Matthew Greer, the son of a prominent Miami-Dade family who once ran the state’s biggest affordable-housing development company, pleaded guilty on Tuesday to stealing tens of millions of dollars in U.S. government subsidies for apartment projects built in the county’s poorest neighborhoods.
His plea was expected but it came with an unexpected twist: As part of his cooperation deal, the 37-year-old Greer, former chief executive officer of Carlisle Development Group, will likely become one of the prosecution’s key witnesses in the criminal trial of the company’s previous leader, Lloyd Boggio. He was scheduled to plead guilty along with Greer, but at the last minute Boggio changed his mind and decided to take his chances at trial.
Boggio, 69, who founded Carlisle with Matthew Greer’s father in 1997, was not present in Miami federal court on Tuesday. His defense attorneys, Scott Srebnick and Edward Shohat, told U.S. District Judge Ursula Ungaro that their client would not be pleading guilty. Prosecutors Michael Sherwin and Michael Berger told the judge that they would seek a new indictment by next week.
Boggio’s attorneys suggested that preparation for the trial could take months — citing millions of Carlisle documents in evidence and some 180 grand jury subpoenas in the case — but the judge did not appear to have much patience for delays. “It may not be all that far in the future,” Ungaro told them.
Never miss a local story.
Until this week, both Greer and Boggio had planned to plead guilty to stealing $26 million in U.S. government funds — tax credits that were meant for Carlisle’s development of high-rise rental apartments to serve low-income residents.
Greer, represented by defense attorneys Roy Black and Jackie Perczek, pleaded guilty to two conspiracy offenses involving theft of government funds and now faces up to 10 years in prison. Boggio was supposed to follow suit, but didn’t. As part of his plea deal, Greer also must repay $16 million to the U.S. government. His sentencing is scheduled for Nov. 13.
Greer, the son of well-known lawyer Bruce Greer and former Pinecrest Mayor Evelyn Greer, is also required to tell the truth about his crime and testify before the grand jury or at trial, if prosecutors ask him. In exchange, Greer could see his prison sentence reduced substantially. His parents did not attend Tuesday’s plea hearing, though other family members were present.
Greer, who graduated from Columbia University with bachelor’s and master’s degrees, joined Carlisle in 2004 and bought out Boggio’s interest in the company three years later. In 2008, Greer replaced him as CEO but Boggio retained partnership interests in several of Carlisle’s projects.
Prosecutors say Greer and Boggio conspired with former development partners, Biscayne Housing Group’s co-founders Michael Cox and Gonzalo DeRamon, as well as Fort Launderdale contractor Michael Runyan and Plantation contractor Rene Sierra. Collectively, the developers stole about $36 million in federal housing subsidies by inflating construction costs and receiving kickbacks. The contractors, who paid the kickbacks, kept a portion of that money, too.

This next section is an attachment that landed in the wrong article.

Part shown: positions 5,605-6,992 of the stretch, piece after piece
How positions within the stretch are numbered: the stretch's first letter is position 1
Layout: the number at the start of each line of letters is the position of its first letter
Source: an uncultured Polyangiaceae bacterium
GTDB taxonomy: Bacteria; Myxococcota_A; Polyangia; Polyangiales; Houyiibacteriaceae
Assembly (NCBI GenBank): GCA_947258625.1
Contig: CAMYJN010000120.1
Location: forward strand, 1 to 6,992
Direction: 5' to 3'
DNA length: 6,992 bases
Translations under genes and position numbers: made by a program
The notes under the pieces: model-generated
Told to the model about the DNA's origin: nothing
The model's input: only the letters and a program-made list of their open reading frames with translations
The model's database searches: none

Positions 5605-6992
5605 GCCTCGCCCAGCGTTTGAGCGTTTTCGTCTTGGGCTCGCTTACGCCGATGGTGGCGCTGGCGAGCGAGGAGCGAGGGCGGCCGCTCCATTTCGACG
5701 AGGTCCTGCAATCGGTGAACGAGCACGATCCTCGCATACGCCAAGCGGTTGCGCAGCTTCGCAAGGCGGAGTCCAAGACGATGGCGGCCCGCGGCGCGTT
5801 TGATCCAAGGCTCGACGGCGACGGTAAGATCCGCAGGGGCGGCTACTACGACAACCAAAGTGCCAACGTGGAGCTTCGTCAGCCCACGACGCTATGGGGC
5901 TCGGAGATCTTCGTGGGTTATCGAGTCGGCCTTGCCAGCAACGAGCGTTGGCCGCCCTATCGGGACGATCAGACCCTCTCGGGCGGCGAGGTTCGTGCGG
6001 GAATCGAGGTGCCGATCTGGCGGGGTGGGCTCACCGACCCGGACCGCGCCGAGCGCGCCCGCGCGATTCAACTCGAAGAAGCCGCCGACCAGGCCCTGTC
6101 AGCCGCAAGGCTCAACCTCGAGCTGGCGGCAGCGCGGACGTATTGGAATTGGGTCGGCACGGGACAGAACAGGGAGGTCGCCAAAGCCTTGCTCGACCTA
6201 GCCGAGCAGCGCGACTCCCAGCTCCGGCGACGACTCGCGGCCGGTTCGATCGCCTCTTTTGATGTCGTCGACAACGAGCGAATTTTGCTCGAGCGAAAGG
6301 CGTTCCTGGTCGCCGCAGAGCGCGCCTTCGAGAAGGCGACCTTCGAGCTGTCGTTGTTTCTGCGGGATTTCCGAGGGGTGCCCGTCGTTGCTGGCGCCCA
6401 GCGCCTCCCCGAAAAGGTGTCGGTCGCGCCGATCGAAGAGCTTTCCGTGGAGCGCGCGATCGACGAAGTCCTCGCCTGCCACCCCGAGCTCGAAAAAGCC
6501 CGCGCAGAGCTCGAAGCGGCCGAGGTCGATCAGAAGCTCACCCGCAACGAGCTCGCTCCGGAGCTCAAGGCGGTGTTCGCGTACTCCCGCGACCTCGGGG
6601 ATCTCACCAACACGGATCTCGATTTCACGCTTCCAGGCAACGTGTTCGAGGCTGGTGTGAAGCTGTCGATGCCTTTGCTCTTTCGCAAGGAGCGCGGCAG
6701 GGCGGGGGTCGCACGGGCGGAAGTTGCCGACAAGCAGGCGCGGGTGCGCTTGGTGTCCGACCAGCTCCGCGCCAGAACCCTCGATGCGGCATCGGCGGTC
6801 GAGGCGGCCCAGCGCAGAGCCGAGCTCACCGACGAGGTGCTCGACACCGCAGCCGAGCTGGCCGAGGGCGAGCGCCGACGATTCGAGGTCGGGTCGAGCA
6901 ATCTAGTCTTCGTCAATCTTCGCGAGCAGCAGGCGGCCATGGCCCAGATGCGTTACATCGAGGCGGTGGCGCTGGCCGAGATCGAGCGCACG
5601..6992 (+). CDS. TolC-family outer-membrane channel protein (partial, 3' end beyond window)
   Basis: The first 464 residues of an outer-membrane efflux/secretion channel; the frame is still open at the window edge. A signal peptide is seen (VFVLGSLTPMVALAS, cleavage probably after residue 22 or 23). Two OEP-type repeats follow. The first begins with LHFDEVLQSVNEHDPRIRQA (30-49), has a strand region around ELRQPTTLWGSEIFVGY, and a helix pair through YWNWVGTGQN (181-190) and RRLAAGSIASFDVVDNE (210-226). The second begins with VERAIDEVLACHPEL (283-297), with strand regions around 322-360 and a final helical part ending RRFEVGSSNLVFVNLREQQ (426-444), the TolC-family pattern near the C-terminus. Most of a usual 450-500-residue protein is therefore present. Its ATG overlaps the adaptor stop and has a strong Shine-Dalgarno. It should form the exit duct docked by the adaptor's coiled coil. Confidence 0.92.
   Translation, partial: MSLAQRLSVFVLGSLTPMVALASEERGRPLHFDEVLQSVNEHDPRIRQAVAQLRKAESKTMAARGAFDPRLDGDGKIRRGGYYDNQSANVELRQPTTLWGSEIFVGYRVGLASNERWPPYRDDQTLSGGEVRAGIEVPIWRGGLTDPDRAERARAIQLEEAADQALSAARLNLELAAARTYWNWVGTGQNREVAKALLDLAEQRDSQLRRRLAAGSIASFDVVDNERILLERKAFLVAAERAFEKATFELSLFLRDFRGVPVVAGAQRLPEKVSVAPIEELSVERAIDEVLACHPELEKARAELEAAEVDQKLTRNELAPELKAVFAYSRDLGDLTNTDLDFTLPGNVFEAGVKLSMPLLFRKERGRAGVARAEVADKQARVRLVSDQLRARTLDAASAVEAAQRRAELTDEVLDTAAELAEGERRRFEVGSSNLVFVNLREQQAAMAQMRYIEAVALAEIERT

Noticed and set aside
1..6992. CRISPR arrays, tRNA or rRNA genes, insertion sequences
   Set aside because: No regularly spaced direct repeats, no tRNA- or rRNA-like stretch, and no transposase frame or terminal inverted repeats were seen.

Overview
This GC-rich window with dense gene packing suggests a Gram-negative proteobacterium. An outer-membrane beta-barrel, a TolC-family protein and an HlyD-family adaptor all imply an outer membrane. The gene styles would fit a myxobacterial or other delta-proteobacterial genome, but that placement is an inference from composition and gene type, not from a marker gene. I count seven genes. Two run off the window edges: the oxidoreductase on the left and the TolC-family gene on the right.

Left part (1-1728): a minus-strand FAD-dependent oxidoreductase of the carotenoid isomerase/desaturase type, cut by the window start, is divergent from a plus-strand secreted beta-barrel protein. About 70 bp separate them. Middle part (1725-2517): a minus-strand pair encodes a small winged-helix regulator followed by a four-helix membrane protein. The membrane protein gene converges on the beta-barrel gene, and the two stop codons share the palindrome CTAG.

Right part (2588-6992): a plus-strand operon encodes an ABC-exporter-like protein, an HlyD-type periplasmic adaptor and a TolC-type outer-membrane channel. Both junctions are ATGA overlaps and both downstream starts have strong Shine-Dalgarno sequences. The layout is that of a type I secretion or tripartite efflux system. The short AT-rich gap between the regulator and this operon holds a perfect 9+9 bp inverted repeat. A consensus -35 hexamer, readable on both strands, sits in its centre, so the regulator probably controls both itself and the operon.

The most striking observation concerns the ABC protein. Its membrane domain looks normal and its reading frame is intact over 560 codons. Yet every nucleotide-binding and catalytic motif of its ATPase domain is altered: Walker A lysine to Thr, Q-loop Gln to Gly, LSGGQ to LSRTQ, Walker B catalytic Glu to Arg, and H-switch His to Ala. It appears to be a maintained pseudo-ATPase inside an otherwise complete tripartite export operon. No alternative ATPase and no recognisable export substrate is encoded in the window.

Cox, DeRamon, Runyan and Sierra have already pleaded guilty to conspiracy charges and are also cooperating witnesses.
In total, Greer, Boggio and the other defendants plundered U.S. tax credits to line their pockets from 14 government-subsidized projects built mostly for the poor in Miami-Dade County. All but one were built in the low-income Brownsville, Little Haiti and Overtown neighborhoods between 2007 and 2012.
Greer and Boggio set up shell companies with the names of Marquesas Capital and Caesar and Cleopatra Investments to collect the illicit payments secretly, prosecutors Michael Sherwin and Michael Berger said in court papers. The contractors kept records of the kickbacks on “tick” sheets, they said.
U.S. Attorney Wifredo Ferrer said his office has recovered nearly $11 million in government funds stolen by the two Carlisle principals. That money will be returned to the U.S. Treasury Department, not to the tax-credit program for affordable housing run by the state of Florida and Internal Revenue Service.
In August, Cox, 47, who cooperated with authorities, pleaded guilty to a single conspiracy offense before U.S. District Judge Ursula Ungaro. He faces up to five years at his sentencing in November — though he is expected to receive less punishment because of his assistance — and must pay back $4.4 million to the federal government.
His former partner, DeRamon, 51, pleaded guilty to two conspiracy charges, which carry up to 10 years. He must also pay back $4.4 million as part of his punishment at his sentencing in November.
Combined, Cox and DeRamon pocketed between $7 million and $9.5 million in illegal kickbacks from contractors in their Miami-Dade affordable-housing developments, according to their plea agreements.
Also in August, Runyan, president of BJ&K Construction Services in Fort Lauderdale, finalized a plea deal for his pivotal role of paying $26 million in kickbacks to Carlisle's senior executives. Runyan, 66, who also cooperated with prosecutors, pleaded guilty to a lone conspiracy charge. He faces up to five years in prison at his sentencing in November and must repay about $1.15 million that he pocketed from the scheme.